The 10 Most Insane Guitar Riffs Made By Jimi Hendrix
Jimi Hendrix with the Band of Gypsys - Captain Midnight / Youtube
Considered to be the most influential guitarist of all time, Jimi Hendrix was a bolt from the blue with his groundbreaking work on the electric guitar. A true monster on the instrument, Hendrix played anything from raw blues, up to psychedelia, and did so tastefully, making for timeless tracks that immortalize his genius. Though Hendrix’s career was as brief and bright as lightning, his productivity within that limited span of time was enough to establish a legacy that would spawn successors down the line. Here are some of the most virtuosic riffs ever made by the one and only Jimi Hendrix.
“Freedom” – The Cry Of Love (1971)
This riff is considered generic, for Hendrix standards that is. With a 5-chord main progression, “Freedom” contains no-nonsense grit and a driving melody that serves as a conveyor belt for the lead inlays that pierce through with pure aggression.
“Manic Depression” – Are You Experienced (1967)
With a parallel guitar and bassline, “Manic Depression” features a catchy note progression hook that unfurls into the signature Hendrix 5-chord arrangement that progressively goes up, then back down the same scale again, for that circular hypnosis that’s a proven guilty pleasure.
“Who Knows” – Band Of Gypsies (1970)
Featuring a playful progression that is simple at the core, yet highly effective with its conclusive note at the end of the measure, “Who Knows” is another stylized variation of Hendrix’s sound.
“Crosstown Traffic” – Electric Ladyland (1968)
The hyping mechanism of this track’s repetitive note-bending breakdown leads to a groove-filled progression, complementing each other with full effectivity. The bass portions of the riff adds a certain volume to the song that packs a punch at every listen.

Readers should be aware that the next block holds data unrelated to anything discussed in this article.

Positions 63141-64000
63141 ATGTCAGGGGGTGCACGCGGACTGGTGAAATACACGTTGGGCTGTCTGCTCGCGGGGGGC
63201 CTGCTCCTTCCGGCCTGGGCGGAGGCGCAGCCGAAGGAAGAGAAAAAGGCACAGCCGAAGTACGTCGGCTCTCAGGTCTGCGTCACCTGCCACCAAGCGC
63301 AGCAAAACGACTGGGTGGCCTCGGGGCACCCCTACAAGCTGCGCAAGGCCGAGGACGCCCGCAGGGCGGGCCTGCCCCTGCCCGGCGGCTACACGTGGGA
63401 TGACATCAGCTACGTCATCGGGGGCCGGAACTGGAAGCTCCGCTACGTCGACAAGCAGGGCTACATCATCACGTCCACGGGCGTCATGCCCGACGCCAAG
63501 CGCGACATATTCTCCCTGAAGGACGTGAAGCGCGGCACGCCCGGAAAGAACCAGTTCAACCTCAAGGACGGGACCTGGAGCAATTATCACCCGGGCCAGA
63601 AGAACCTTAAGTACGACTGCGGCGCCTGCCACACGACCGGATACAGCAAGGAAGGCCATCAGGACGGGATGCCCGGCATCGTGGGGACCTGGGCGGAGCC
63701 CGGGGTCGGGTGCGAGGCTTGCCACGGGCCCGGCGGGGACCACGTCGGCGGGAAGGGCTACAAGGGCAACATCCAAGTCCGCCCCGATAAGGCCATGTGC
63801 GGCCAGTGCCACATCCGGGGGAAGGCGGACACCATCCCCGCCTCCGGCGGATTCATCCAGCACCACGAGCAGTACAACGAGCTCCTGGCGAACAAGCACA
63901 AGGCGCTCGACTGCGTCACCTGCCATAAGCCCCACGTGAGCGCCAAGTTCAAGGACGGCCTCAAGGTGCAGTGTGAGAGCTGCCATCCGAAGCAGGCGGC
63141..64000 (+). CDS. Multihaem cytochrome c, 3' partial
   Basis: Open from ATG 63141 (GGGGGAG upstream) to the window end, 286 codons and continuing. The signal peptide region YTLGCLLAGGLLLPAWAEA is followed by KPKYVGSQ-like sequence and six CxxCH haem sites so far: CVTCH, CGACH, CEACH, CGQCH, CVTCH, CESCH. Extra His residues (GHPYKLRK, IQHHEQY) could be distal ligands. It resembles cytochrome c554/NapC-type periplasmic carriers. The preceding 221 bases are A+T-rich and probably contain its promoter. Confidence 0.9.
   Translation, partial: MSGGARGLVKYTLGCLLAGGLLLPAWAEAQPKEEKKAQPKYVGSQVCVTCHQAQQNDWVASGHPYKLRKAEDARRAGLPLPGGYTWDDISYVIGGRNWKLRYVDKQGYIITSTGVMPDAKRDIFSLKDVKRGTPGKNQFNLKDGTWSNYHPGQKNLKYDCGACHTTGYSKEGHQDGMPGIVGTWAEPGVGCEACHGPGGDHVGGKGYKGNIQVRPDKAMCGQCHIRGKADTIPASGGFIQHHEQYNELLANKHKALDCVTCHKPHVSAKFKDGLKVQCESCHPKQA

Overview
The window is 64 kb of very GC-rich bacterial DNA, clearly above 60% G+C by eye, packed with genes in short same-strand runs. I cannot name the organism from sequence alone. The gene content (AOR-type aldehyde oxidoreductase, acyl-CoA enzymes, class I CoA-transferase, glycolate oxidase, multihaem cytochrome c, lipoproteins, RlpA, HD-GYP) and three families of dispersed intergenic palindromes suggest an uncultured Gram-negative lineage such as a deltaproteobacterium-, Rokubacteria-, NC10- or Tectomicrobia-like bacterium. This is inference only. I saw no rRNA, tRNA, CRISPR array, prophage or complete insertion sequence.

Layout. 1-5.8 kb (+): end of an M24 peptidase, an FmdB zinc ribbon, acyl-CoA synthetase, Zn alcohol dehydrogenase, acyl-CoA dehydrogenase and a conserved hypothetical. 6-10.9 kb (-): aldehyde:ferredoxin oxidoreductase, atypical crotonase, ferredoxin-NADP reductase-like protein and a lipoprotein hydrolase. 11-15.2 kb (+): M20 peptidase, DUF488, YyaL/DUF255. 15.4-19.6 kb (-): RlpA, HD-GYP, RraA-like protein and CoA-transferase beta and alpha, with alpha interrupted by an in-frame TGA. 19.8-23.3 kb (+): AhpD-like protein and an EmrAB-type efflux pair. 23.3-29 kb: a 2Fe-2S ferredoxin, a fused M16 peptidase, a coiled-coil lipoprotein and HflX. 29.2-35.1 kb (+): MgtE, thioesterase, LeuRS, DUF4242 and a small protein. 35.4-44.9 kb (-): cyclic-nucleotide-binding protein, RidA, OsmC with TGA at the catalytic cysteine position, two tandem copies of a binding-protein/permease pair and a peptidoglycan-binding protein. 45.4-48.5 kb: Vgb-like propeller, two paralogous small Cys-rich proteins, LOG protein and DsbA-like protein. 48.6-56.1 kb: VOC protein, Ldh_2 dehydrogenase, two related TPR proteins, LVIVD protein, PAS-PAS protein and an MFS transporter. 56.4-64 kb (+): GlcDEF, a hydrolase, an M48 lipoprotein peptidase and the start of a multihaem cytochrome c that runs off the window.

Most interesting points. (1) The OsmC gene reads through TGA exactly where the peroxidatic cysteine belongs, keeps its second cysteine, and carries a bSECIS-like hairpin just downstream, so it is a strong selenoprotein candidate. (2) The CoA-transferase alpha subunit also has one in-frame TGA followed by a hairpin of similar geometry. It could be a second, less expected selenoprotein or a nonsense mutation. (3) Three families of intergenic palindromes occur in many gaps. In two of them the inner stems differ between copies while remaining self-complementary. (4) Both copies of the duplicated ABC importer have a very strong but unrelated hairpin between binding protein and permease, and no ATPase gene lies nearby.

“The Wind Cries Mary” – (1967)
While some might find the track a bit drab with its laid-back arrangement, the simplicity actually works in its favor. Deep tones from the main three-chord alternations drop into the relaxing progression, with tasteful points of conclusion.
“Voodoo Child (Slight Return)” – Electric Ladyland (1968)
The iconic grit brought on by the muted parts flows on through an immediate hard-hitting progression, enhanced by drum parts that dictate cadence. Hendrix’s use of overdrive and effects are prevalent in this one, that heavy output making it a substantial jam for the ages.
“Purple Haze” – (1967)
One of Hendrix’s performance staples, “Purple Haze” was a straight-up rocker that showed a modernized approach to it. Hendrix was notorious for improvising the riff every time he played it, and would later serve as the foundation of punk rock as it surfaced years later.
“All Along The Watchtower” – Electric Ladyland (1968)
Even the mighty Jimi Hendrix was a fan of the legend Bob Dylan, so much that he covered this Dylan original and turned it into his own. With hints of psychedelia and blues in action, Hendrix was so effective with his version that Dylan performed Hendrix’s version on his live shows as tribute and admiration to the musician.
“Machine Gun” – Band Of Gypsys (1970)
This lengthy, heavy jam was Hendrix’s way of protesting against the war in Vietnam, and showcased Hendrix’s out-of-the-box thinking, by simulating sound of war with just instruments.
“Little Wing” – Axis:Bold As Love (1967)
Jimi Hendrix takes the listener for a hypnotic experience, with his riff arrangement that seems like multiple guitars playing altogether, adding little details like minor bends and wiggles, which intensifies into a hazy multitude of dreamy note progressions. It isn’t a surprise why other guitarists covered the track, but none have captured its intensity like Hendrix does.